Turkey mulls death penalty after failed coup attempt

Turkey’s potential reintroduction of capital punishment could complicate its bid for EU membership.

Security guard the car of Turkish PM Yildirim before a funeral service for a victim of the thwarted coup in Ankara
Hundreds were killed in the failed coup attempt against the Turkish government [Osman Orsal/Reuters]

President Recep Tayyip Erdogan has said Turkey will consider reinstating the death penalty after the failed attempt to overthrow his government.

Erdogan calls on US to extradite cleric Gulen

“In democracies, decisions are made based on what the people say. I think our government will speak with the opposition and come to a decision,” he said on Sunday, reacting to crowds in Istanbul calling for capital punishment.

“We cannot delay this any more because in this country, those who launch a coup will have to pay the price for it,” he told supporters after attending funerals for victims of the coup attempt.

Turkey abolished the death penalty in 2004 under reforms aimed at obtaining European Union membership.

Reinstatement would create further issues between the EU and Ankara in the already stalled membership talks.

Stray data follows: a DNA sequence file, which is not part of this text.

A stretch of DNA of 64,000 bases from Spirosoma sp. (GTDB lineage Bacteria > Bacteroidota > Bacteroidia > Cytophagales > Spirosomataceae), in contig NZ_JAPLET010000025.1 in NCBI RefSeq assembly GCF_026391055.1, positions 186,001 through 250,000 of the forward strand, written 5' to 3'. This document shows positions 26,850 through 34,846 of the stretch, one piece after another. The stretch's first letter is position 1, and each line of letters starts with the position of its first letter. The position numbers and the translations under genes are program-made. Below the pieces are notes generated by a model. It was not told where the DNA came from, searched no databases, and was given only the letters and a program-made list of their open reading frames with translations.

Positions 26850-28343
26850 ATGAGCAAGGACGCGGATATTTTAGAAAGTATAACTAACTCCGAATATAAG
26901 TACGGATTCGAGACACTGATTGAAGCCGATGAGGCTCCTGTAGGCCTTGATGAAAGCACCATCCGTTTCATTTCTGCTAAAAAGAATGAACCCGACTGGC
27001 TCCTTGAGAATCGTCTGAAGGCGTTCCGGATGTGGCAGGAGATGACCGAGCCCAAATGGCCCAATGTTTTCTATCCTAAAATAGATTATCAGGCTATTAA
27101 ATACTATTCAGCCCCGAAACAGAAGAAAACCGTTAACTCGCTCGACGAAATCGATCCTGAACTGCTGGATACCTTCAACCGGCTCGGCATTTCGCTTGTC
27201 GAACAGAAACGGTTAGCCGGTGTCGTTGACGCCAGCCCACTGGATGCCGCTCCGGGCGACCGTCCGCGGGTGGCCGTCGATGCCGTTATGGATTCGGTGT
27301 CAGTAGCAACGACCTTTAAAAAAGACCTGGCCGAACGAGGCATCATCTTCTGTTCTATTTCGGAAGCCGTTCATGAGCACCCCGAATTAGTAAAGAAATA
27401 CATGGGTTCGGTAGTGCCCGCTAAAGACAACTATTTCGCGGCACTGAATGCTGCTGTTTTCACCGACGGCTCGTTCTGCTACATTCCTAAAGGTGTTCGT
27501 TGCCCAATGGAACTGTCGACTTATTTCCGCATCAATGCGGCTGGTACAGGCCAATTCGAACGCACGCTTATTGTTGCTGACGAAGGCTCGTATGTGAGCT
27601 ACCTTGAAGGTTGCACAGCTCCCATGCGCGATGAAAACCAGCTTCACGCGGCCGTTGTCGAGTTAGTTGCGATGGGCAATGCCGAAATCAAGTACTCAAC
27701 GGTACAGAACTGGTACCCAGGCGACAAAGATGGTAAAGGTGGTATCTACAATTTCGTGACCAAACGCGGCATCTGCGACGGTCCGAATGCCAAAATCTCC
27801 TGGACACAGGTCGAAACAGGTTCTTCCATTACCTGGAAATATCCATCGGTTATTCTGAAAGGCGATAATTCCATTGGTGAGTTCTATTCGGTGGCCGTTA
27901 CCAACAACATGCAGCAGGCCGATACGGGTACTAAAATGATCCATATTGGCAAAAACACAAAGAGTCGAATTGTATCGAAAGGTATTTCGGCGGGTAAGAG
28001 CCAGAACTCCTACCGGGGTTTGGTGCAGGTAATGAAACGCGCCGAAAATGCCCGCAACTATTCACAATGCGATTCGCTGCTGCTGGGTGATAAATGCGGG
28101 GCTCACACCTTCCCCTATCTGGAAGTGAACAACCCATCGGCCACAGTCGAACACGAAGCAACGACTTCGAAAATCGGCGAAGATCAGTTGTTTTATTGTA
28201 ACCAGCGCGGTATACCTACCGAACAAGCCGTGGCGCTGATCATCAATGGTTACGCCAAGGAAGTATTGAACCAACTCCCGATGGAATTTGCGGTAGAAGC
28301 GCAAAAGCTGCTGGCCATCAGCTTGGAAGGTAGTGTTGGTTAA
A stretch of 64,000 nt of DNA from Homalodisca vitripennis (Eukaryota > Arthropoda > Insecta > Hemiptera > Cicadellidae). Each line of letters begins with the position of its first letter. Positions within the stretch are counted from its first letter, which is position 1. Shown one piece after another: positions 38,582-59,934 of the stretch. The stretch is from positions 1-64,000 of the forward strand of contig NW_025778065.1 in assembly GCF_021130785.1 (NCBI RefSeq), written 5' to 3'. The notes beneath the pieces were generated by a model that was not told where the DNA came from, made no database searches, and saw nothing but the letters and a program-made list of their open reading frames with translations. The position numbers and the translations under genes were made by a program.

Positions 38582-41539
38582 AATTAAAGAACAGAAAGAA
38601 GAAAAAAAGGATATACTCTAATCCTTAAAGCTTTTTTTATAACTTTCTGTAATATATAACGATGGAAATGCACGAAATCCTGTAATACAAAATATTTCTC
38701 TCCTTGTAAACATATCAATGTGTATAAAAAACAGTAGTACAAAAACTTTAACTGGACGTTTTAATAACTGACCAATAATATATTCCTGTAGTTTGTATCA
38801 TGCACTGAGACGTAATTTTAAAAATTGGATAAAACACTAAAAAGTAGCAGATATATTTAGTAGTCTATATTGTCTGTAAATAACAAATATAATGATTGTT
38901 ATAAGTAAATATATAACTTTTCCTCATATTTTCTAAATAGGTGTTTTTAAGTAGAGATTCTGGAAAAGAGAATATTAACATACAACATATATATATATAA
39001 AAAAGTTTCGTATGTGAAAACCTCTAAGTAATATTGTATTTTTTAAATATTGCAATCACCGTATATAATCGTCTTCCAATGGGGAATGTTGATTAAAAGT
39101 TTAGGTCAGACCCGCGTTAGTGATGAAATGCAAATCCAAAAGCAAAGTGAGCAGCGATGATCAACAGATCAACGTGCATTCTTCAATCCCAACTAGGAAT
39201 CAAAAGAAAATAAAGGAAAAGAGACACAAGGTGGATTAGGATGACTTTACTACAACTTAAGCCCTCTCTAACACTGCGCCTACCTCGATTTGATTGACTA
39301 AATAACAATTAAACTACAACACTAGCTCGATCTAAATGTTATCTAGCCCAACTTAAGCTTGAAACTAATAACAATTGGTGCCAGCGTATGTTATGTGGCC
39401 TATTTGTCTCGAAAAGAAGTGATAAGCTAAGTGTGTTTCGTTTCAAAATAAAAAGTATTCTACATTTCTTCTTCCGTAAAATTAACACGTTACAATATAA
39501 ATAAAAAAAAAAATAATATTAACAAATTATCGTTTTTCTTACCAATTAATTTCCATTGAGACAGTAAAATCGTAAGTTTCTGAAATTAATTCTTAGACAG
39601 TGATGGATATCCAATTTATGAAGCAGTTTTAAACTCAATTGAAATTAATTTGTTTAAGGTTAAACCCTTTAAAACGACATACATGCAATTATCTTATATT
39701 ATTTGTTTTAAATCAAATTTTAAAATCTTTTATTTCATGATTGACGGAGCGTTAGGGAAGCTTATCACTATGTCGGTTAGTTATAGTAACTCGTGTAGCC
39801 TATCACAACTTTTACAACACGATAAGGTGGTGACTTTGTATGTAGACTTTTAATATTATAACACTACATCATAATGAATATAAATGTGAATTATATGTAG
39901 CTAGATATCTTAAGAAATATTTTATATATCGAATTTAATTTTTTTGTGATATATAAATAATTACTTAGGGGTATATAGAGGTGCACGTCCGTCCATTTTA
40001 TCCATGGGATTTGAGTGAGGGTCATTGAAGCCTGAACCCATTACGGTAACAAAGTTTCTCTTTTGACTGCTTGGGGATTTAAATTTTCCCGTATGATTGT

READ MORE: Turkey’s coup attempt captured in dramatic images 

Erdogan repeated calls for the United States to extradite Fethullah Gulen, the US-based Turkish businessman and cleric whom Turkey accuses of orchestrating the attempted coup. 

Gulen condemned the coup attempt “in the strongest terms” in a rare interview with reporters in Pennsylvania and rejected charges of being the coup mastermind, suggesting Erdogan may have staged it himself.

‘Our own jet fighters, our own weapons’

Speaking to Al Jazeera on Sunday, former Turkish Prime Minister Ahmet Davutoglu dismissed concerns that Turkey’s relations with its allies could potentially be affected by its post-coup measures. 

“First of all, we are grateful to all the countries and all the leaders who declare support to Turkey,” he said. 

Yet, Davutoglu continued, the international community “must understand that Turkey’s facing … another terrorist organisation which used our own jet fighters, our own weapons against our people”.

He added that there is “no correlation” between Turkey’s current measures against alleged coup plotters and its cooperation with allies in the fight against the Islamic State of Iraq and the Levant (ISIL, also known as ISIS). 

OPINION: The people defeated the coup in Turkey 

At least 6,000 people have been detained across the country in relation to the failed coup, with more detentions expected, Justice Minister Bekir Bozdag said on national television on Sunday. 

“The judicial process on this will continue,” Bozdag said.

Among those arrested was General Bekir Ercan Van, commander of the Incirlik air base from which US aircraft launch air strikes on ISIL fighters in Syria and Iraq, an official told the Reuters news agency.

Inside Story – What’s behind Turkey’s failed coup?

Source: Al Jazeera, News Agencies